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tidewaterreview.com

Start with what you can manage

Ellen Warren

Shopping Adviser

2:00 PM EST, February 22, 2012

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You know you should exercise — but you don't do it. Well, here's some advice that's easy to take: "Don't be so hard on yourself."

That's the view of Maria Brilaki whose website, fitnessreloaded.com is designed to coax nonexercisers to get moving.

"Just stick to what you can do. Forget about what you should do," Brilaki says. "If you beat yourself up, you increase the chance you'll quit."

"If you can't do your full workout, just do five minutes. Just do two exercises. This helps keep the momentum up and keeping the momentum up is really important," she says.

Brilaki's random survey of 541 people showed that two-thirds of the most committed exercisers (those who have been working out for more than five years) reported that they had quit an exercise program in the past.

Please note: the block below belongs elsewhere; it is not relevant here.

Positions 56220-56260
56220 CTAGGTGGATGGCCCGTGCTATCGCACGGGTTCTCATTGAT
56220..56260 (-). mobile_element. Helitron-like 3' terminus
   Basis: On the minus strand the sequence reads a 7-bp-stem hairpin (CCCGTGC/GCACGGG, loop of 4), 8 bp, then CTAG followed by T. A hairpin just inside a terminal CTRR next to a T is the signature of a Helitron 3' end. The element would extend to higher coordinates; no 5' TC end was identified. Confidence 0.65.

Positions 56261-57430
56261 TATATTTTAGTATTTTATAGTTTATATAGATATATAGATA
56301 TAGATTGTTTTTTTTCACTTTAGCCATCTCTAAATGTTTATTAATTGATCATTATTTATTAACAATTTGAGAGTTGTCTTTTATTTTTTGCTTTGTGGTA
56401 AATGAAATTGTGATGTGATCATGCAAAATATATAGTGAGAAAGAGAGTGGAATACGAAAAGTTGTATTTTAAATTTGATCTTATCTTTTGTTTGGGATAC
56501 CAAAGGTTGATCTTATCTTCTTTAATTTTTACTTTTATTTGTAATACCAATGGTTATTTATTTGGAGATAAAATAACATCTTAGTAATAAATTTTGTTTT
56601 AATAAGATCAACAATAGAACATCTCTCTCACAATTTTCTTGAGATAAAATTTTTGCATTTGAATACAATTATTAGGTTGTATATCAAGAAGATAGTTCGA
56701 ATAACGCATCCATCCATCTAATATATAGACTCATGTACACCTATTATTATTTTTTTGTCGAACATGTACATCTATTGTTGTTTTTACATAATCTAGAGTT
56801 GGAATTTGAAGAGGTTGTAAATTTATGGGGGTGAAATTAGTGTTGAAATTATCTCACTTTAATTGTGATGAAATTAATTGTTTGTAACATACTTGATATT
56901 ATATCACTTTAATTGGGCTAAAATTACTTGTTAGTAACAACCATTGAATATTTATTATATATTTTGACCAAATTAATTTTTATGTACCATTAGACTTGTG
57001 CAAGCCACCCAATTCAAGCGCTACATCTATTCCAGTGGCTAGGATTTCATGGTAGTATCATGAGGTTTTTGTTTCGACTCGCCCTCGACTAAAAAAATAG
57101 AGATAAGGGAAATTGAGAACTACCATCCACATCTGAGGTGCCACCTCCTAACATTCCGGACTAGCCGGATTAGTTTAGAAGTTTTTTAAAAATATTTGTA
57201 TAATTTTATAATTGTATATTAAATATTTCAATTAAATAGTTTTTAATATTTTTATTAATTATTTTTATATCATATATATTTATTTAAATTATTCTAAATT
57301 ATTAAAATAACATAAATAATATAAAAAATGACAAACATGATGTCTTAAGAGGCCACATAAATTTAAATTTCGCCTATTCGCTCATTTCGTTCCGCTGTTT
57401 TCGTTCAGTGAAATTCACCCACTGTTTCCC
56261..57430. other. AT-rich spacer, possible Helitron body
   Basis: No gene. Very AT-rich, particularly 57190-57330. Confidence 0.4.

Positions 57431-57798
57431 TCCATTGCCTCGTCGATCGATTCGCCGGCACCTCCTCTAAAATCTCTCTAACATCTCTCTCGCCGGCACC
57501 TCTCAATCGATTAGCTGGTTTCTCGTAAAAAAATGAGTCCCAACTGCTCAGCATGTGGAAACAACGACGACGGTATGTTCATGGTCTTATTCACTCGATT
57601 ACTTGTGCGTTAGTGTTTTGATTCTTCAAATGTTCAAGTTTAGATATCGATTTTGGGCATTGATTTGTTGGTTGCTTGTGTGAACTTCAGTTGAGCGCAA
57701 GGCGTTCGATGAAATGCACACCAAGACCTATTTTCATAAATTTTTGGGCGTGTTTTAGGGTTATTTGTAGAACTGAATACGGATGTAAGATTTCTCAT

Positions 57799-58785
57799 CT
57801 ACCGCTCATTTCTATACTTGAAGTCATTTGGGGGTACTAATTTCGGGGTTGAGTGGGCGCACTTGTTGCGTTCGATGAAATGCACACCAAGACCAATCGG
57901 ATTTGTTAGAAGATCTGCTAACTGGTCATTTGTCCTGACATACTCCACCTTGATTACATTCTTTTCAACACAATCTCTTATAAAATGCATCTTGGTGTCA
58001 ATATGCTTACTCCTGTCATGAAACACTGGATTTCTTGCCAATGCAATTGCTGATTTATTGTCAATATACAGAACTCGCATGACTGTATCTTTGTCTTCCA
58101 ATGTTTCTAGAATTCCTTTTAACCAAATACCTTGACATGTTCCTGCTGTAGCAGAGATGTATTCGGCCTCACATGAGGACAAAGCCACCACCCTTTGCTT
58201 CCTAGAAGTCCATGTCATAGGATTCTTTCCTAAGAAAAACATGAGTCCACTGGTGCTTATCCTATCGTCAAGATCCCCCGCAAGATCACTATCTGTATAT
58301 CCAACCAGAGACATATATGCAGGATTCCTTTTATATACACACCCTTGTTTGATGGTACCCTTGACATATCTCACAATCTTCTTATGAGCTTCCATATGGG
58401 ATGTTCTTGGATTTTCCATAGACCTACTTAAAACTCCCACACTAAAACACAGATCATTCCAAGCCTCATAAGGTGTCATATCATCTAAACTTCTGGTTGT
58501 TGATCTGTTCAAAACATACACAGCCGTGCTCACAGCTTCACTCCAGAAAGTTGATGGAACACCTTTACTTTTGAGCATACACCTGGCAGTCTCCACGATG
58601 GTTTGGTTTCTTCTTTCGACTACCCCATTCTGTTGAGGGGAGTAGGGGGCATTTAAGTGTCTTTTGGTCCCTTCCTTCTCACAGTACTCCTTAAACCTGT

This shows that even those who have made exercise a habit had a halting start and aren't "natural exercisers," she says.

To help get started, Brilaki offers these pointers:

"Don't get discouraged."

Start with stretches. (I tried the anti-slouch video on her website as I was typing this, and it felt great.)

You don't need a gym or special equipment. A backpack with books inside substitutes for dumbbells. A table, sofa and broomstick are all you need to follow her videos.

Use daily activities (brushing your teeth, putting on shoes) as triggers that remind you to exercise immediately afterward, even if just for a few minutes of squats, stretches, lunges.

Create habits of exercise, no matter how brief, and "sooner or later you'll forget to stop."

Got a bite-size tip on diet, exercise, well-being? Email ewarren@tribune.com.